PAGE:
MPs vote against IFP's info bill changes
Cape Town - The ad hoc committee on the protection of state information bill formally adopted a report on Friday rejecting all 123 amendments proposed by the Inkatha Freedom Party.
The one-line report - simply stating that all MPs save the IFP's Mario Oriani-Ambrosini voted against the changes - will be tabled in the National Assembly next week.
This paves the way for a vote on the bill before the Christmas recess, with the ANC majority expected to pass the contentious measure comfortably.
"The bill will now be voted on next Wednesday or Thursday," ANC MP Luwellyn Landers said.
It will then go to the National Council of Provinces where opposition MPs hope they can convince the ANC to narrow down clauses criminalising possession and disclosure of classified information.
In the debate on the bill this week, all opposition parties made it plain that they would not support the draft law on the basis that it threatens media freedom and gives the state excessive power to keep information secret.
But the Democratic Alliance and the African Christian Democratic Party still joined forces with the ANC to dismiss Oriani-Ambrosini's amendments because they believed he was abusing parliamentary process to filibuster.
Many of the amendments merely dealt with semantics, notably dozens suggesting the substitution of "shall" with "must" in various clauses.
A few, though, touched on core concerns, such as the need for a public interest defence.
This put his opposition colleagues in the awkward position of rejecting ideas they may support in principle, because they did not agree with the way in which he went about it.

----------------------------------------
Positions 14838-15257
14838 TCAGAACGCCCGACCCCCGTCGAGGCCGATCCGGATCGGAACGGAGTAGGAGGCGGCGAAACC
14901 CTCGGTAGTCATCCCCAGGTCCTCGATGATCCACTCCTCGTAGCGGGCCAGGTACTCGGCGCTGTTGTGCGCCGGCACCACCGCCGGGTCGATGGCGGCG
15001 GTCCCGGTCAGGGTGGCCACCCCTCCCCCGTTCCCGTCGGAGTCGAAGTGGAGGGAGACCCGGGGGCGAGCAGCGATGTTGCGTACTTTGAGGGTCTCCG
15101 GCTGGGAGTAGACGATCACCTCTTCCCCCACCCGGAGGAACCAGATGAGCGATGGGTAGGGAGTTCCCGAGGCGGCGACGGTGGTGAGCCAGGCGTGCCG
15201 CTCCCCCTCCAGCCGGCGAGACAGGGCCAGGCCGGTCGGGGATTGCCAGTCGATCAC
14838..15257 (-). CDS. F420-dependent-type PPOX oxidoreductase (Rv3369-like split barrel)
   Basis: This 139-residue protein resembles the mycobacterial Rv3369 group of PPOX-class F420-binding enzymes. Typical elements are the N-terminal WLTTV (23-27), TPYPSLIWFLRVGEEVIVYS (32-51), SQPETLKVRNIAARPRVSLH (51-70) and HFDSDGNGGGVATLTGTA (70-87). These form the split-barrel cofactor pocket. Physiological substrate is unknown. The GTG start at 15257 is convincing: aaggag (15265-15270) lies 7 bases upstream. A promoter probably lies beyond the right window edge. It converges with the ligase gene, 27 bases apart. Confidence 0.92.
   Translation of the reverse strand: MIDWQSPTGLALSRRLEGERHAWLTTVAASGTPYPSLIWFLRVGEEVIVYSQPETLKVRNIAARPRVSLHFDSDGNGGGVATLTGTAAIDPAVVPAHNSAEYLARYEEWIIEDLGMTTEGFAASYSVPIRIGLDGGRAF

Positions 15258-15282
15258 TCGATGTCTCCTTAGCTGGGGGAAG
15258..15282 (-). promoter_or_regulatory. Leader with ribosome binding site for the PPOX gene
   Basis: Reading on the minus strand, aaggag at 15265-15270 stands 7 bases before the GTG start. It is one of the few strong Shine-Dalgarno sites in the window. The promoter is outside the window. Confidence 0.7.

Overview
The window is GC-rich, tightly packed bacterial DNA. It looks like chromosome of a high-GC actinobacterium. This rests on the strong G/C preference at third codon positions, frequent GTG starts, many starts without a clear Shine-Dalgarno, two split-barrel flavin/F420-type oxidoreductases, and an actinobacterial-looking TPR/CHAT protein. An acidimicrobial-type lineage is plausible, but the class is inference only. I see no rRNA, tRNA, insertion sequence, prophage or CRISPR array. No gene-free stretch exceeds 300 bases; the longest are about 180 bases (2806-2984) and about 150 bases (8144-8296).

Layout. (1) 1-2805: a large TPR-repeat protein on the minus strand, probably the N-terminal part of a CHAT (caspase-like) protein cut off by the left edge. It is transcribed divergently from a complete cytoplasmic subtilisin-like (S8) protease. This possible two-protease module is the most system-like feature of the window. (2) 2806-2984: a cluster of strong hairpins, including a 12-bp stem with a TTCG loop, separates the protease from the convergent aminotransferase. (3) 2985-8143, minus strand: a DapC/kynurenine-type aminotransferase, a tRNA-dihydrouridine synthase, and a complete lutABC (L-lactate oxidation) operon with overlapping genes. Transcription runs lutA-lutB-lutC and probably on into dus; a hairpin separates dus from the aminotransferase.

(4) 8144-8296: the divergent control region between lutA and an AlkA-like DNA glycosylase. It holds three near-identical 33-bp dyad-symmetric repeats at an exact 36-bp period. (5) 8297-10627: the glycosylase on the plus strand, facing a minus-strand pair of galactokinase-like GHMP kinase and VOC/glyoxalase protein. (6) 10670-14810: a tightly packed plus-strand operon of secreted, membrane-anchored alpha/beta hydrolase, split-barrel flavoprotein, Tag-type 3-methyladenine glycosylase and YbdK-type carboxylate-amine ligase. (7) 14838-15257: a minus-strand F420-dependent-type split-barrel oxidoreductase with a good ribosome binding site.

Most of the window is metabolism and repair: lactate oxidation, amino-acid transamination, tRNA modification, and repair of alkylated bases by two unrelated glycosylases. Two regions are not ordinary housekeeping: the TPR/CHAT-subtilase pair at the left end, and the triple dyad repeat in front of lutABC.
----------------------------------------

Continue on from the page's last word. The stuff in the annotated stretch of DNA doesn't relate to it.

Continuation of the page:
"He should have used the NCOP process to table these amendments," the ACDP's Steve Swart said.
Swart said he hoped the process would eventually lead to amendments to the legislation to protect whistle-blowers and give the media wider scope to approach courts to overturn classification orders.
Public interest defence
The opposition thinks this could produce a compromise to the ANC's flat refusal to write a public interest defence into the bill to allow journalists facing jail for publishing state secrets to argue in court that they did so for the greater social good.
State Security Minister Siyabonga Cwele was adamant this week that the party would not countenance such a defence, calling the very principle "reckless".
Media houses and civil rights groups have vowed to launch a court challenge to the bill if the ANC does not relent on this point.
They argue that without a public interest defence the bill would fail to balance the constitutional imperative of transparency with the state's legitimate right to classify information to protect the national interest.
The ANC also faces pressure from its alliance partner the Congress of SA Trade Unions.
The trade union federation said this week that its extensive concerns with the bill had not been addressed and it threatened to refer it to the Constitutional Court.